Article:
Chiara Casarin is the director of the Civic Museums of Bassano del Grappa and a curator of contemporary art. She has curated numerous shows and publications for Italian and foreign public institutions as well as for private bodies and collectors, and proposes a new concept of museums for the 21st century, declaring that they should become cultural poles and points of reference for contemporary artistic creation based on the history of Italian and European art. She was a professor at Ca’ Foscari and IUAV in Venice, contributes to many Italian publications, and is the author of several books, including “L’Autenticità nell’arte contemporanea” (published by ZeL Edizioni).
At Arte Fiera 2020 she was in the jury of the A Collection Award.
I’ve always been interested in two things: translation and turning things upside down. Let’s start with the second one: we can take a painting, see what’s hidden behind it and discover new details; we can stand on our head to see a sculpture upside down and enjoy the magic of an unusual perspective; we can have a curator create a work and have an artist organize the show. Or we can take a painter and have her weave a tapestry and ask a master weaver to design an artwork. I just love to turn things and possibilities upside down, reverse opinions and roles, make certainties crumble. Translation isn’t very different: we take a piece written in one language and express it in a different one. We can take a work of architecture and transform it into poetry, make a piano sonata into a painting (you might call this transduction, but it makes no difference here); or you could decide that a satellite photo has to become a tapestry. This is how A Collection was established: by combining these two mechanisms, adding a young and highly creative artist, and framing everything in a vision that expresses our love for the planet. To tell the truth, it didn’t happen from things that interest me, but I completely agree. A Collection now has 12 tapestries by 12 different artists. Eleven were exhibited at Palazzo Barolo in Turin last November and are now at Muse in Trento. The twelfth is now being created thanks to Arte Fiera, where we found The Cool Couple (of whom we are very proud), winners of the Residence Award that Giovanni Bonotto and I sponsored. The project, a work in progress, demonstrates that plastic bottles removed from the ocean can become luxury items, and that, sometimes, works of art can be a marvellous game that saves lives.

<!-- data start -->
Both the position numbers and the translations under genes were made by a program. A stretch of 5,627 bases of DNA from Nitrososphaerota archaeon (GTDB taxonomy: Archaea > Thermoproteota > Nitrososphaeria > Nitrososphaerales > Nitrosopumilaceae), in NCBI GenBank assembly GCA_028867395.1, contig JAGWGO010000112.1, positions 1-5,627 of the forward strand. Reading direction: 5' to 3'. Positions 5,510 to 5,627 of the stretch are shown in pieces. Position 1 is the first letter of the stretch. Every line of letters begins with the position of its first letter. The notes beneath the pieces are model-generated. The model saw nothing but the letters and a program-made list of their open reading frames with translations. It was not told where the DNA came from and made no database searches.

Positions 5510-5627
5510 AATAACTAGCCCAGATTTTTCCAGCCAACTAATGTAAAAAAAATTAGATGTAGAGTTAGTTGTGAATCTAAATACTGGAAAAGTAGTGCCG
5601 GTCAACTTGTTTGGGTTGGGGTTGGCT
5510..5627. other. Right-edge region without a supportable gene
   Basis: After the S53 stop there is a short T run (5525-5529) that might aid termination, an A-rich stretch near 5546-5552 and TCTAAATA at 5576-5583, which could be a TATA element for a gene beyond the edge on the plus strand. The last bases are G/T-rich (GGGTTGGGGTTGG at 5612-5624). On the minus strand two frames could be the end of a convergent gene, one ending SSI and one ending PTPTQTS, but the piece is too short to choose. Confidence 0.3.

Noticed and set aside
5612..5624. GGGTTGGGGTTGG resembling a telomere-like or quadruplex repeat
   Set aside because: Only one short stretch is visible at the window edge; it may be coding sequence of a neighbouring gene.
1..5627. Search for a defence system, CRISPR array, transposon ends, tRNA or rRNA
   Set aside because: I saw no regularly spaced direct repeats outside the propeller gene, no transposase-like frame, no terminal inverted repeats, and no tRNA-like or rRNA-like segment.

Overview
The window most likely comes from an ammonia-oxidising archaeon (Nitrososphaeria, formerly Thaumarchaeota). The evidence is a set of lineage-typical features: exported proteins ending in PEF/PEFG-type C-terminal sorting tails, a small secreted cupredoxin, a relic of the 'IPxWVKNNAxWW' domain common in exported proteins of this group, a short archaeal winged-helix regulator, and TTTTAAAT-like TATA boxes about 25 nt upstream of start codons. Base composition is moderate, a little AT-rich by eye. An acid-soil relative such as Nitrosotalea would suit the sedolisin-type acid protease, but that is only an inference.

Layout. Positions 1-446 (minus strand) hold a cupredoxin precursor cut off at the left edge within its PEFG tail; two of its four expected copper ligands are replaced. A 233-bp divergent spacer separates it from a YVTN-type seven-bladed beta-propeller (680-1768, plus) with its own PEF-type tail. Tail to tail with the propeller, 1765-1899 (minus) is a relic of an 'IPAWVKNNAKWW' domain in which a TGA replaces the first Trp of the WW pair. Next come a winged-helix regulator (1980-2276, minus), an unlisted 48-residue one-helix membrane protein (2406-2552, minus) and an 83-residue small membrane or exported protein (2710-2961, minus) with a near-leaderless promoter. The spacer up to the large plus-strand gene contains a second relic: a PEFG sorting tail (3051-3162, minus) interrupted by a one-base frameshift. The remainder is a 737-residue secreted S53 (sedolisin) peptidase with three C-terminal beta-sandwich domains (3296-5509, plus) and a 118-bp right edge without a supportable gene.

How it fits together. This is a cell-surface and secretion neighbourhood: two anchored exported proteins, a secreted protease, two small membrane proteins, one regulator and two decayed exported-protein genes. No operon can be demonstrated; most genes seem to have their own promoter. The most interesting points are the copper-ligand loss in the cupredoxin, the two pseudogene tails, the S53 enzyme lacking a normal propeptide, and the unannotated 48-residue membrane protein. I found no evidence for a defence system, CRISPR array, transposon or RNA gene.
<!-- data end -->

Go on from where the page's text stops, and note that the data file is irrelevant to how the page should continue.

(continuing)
Giovanni Bonotto, Barocco 4.0, 2019
Photocredit Daniele Bottallo